The important thing is that the Aussies have their Muslims publicly warned and firmly in their sights. I do not see the same sort of waffling, weaseling and placating going on in Australia as we see in Londonistan and the rest of Yurp, and it's hard to image that Australia would ever allow itself to sink to those depths of degradation and desperation.

I read a headline somewhere yesterday that no matter who won this election, the loony left in Australia would have lost, because both Rudd and Howard are considered to be what we Americans think of as conservative. I see this election as just an electorate bored with its old party and leader, and anxious to try on a new outfit so it can feel fashionable again - but NOT too daring of a new outfit and certainly nothing along the hippy weirdo freak line.

11/24/2007 10:14:00 AM  
Blogger Buddy Larsen said...

From a selfish POV, USA has just taken a pretty stiff Asia/Pacific hit. Alas.

11/24/2007 10:15:00 AM  
Blogger Dymphna said...

Oh, Wretchard...I am so sorry.

One of the things I love about you, though, is that you can always find the silver lining, no matter how thin it is, no matter how occluded by loss.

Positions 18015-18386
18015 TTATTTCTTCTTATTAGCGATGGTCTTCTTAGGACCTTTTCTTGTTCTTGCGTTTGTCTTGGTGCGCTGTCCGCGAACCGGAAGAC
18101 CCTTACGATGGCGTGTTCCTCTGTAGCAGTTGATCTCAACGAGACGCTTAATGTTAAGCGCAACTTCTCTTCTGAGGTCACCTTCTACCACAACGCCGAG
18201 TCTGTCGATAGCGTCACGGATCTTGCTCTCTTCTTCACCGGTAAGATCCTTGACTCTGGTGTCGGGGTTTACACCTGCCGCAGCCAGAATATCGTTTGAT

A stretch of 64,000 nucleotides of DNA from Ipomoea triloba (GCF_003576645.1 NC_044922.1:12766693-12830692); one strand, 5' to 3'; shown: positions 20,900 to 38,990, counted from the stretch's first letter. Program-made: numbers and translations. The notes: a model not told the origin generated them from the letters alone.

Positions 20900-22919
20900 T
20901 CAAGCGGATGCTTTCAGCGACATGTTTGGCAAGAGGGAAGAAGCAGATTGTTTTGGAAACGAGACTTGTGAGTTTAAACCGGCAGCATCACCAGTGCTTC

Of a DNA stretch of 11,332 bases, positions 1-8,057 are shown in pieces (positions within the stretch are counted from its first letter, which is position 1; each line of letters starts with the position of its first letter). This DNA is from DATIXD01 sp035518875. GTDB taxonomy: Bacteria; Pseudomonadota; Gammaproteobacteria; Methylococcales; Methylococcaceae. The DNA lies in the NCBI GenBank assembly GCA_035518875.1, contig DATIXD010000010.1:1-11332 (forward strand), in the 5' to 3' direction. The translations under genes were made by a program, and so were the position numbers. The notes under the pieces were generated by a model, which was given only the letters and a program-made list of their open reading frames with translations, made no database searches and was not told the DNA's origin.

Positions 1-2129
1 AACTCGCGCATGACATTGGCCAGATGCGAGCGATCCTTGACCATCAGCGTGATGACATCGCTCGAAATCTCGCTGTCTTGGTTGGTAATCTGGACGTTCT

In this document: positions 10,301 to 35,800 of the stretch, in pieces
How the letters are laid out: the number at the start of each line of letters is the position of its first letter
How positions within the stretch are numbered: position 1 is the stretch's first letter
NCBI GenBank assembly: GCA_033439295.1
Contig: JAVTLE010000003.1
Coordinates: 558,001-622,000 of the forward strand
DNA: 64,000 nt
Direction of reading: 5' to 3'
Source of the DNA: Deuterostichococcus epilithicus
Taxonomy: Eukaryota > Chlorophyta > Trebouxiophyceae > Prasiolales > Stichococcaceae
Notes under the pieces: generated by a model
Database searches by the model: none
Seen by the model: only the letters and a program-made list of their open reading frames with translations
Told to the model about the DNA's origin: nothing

So one front is passing, and another gains ascendancy...just like weather.

If you did not have the long vision that you acquired during the Marcos hell, you would not have the wisdom of patience that is such a part of your writing and thinking -- actually part of your character by now.

I am in mourning for Australia, though I think the system there is more resilient than the one in America. I wish we had a way to vote for one from column A and one from column B. How much more depth it has.

Who is the poet you quote at the end? That quatrain made me a little teary...it's bouncing about in my brain.

11/24/2007 10:16:00 AM  
Blogger Dymphna said...

BTW, there is good Danish news...I'll pass it on as soon as our translator returns it.

I'm going to blog on it as a solace for Australia's loss. The Anglosphere is so important...and in a way, Denmark is sooo Anglo. It must have been their invasions of England -- back before there was an England -- that helped form the Anglo character. This is what makes the northern part of the island so different from the south.

11/24/2007 10:20:00 AM  
Blogger Tony said...

The quote is Thomas B. Macaulay.


I was amused to read that one of the first things Rudd's government will do is sign the Kyoto Accord. As the AP puts it Rudd has named global warming as his top priority, and his signing of the Kyoto Protocol will leave the U.S. as the only industrialized country not to have joined it. 'Cuz, y'know, those wogs in China and India ain't industrialized. What a hoot!